January 30, 2020 | David F. Coppedge

Molecular Machines Work for Us

Life runs on machinery. Here are examples of machines that keep us humming.

Molecular machine tears toxic protein clumps apart (Phys.org). When proteins get tangled up, they can not only clutter up the cell with useless molecules; they can cause serious disease. Fortunately, there is a machine that can untangle them. Called ClpB, this machine “can forcibly pull on exposed loops of protein chains, and hence extract them from protein clumps.” Sander Tans of AMOLF describes its action:

Amazing FactsTans says, “We found that the ring-shaped ClpB protein forcibly pulls loops of protein chains through its central pore. Such protein chain loops are present at the surface of protein clumps. However, these clumps are too large to pass through the pore. So through this pulling action, ClpB can extract individual protein chains from the larger aggregate. Upon removal, the protein chain can fold up again and function normally. By extracting all proteins one-by-one, the chaperone can fully untangle the entire aggregate.

Cells’ springy coils pump bursts of RNA (Phys.org). Scientists at Rice University wondered why transcription of DNA occurs in bursts instead of a steady pace. The answer has to do with the springiness of supercoils of DNA. The transcribing machine, RNA polymerase, jumps along the DNA strands in a series of springy bursts.

“We think the RNA polymerase coils DNA to start RNA production,” he said. “At the beginning of the process, you get a burst, but the process slows down as it squeezes the spring. Then gyrases come in; they untangle this supercoil so that normal production can begin again.” At the same time, he said gyrases also relieve negative stress created on the other side of the polymerase.

Modified RNA has a direct effect on DNA (Phys.org). Molecular biologists are waking up to the realization that transcription is a two-way street. As RNA polymerase reads a gene and produces a messenger RNA, the RNA has an effect on the DNA. The diagram in this article shows several machines that work with RNA polymerase in the process: a nuclease that cuts the DNA strand, a helicase that unwinds the strand, an Rnase-P and other machines that regulate the transcribed mRNA and a spliceosome that rearranges the introns and removes the exons.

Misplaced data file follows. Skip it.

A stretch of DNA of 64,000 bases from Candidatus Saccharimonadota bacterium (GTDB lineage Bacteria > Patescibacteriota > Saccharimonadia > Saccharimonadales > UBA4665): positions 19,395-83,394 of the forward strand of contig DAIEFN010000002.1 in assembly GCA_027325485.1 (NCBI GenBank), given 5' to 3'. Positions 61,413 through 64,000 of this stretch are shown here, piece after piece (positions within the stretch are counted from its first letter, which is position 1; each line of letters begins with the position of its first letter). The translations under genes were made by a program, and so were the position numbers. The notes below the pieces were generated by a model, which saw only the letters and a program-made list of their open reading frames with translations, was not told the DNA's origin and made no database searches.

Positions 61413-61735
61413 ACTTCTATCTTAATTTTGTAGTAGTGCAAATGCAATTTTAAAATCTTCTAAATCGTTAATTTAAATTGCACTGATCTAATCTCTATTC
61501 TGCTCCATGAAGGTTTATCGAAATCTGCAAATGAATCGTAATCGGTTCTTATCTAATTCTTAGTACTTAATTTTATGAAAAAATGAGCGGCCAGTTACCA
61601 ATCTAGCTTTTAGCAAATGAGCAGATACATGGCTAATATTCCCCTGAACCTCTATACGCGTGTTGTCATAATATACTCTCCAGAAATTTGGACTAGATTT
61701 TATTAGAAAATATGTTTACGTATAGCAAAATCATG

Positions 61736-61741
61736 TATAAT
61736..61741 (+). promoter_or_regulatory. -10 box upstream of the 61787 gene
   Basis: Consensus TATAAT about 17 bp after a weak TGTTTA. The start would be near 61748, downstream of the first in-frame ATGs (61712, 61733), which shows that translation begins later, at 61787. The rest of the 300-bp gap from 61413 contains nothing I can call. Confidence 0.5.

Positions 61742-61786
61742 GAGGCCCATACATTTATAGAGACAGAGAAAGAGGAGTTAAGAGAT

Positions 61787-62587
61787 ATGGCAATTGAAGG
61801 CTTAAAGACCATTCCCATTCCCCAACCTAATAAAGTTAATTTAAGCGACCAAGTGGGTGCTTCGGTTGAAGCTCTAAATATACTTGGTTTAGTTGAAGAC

‘Scrambled’ cells fix themselves (Phys.org). When intruders poke holes in a cell membrane, the cell can repair the damage. Researchers at the University of Montreal found that “cells scramble their membrane fat (lipid) into a more liquid form that allows them to fix the holes.”

Resting state structure of the hyperdepolarization activated two-pore channel 3 (PNAS). Those who enjoy diving into more detail of a molecular machine can read how scientists were able to image the resting state of a voltage-gated membrane channel. These channels are able to discriminate between very similar ions based on their electric charge. Rapid depolarization of the channel allows the action potential to travel down the membrane. The scientists found the structure of the resting state of this highly-sensitive machine.

The structure presents a chemical basis for sodium selectivity, and a constricted gate suggests a closed pore consistent with extreme voltage dependence.

Because these channels transmit signals in nerves and muscles, they are extremely important to animal life.

Update 1/31/2020: Receptors under flow: Mechanosensitive GPCRs (Medical Xpress). The diagram of this machine at the top of the article is sufficient to infer design, but there’s more evidence in its function. The seven-pointed radial symmetry of this mechanosensitive G-protein coupled receptor (GCPR) keeps us alive. Located in the membranes of our blood vessels, they respond to touch by dilating or constricting our blood vessels. Researchers at the Ludwig-Maximilan University of Munich found that “these mechanical forces activate the H1R receptor. This in turn triggers a cascade of reactions that eventually leads to dilation of the blood vessels, thus increasing the blood supply to the tissues.”

Wouldn’t it be cool to travel back in time to some of the historic philosophers and tell them about molecular machines in cells? Before Hooke and Leeuwenhoek, scientists didn’t even know that cells existed, let alone thousands of machines inside of cells. I think they would be absolutely astonished and flabbergasted to find that scientists in the year 2020 would be able to see things at a billionth of a meter, and watch molecules with moving parts doing the things that artificial machines do (and doing it faster and better). The chagrin they would feel at being so wrong about the basis of life would be overwhelmed by fascination to learn more about machines that spin and spring and pull on molecules. Darwin, though, might slink away into a dark corner and hide himself.

 

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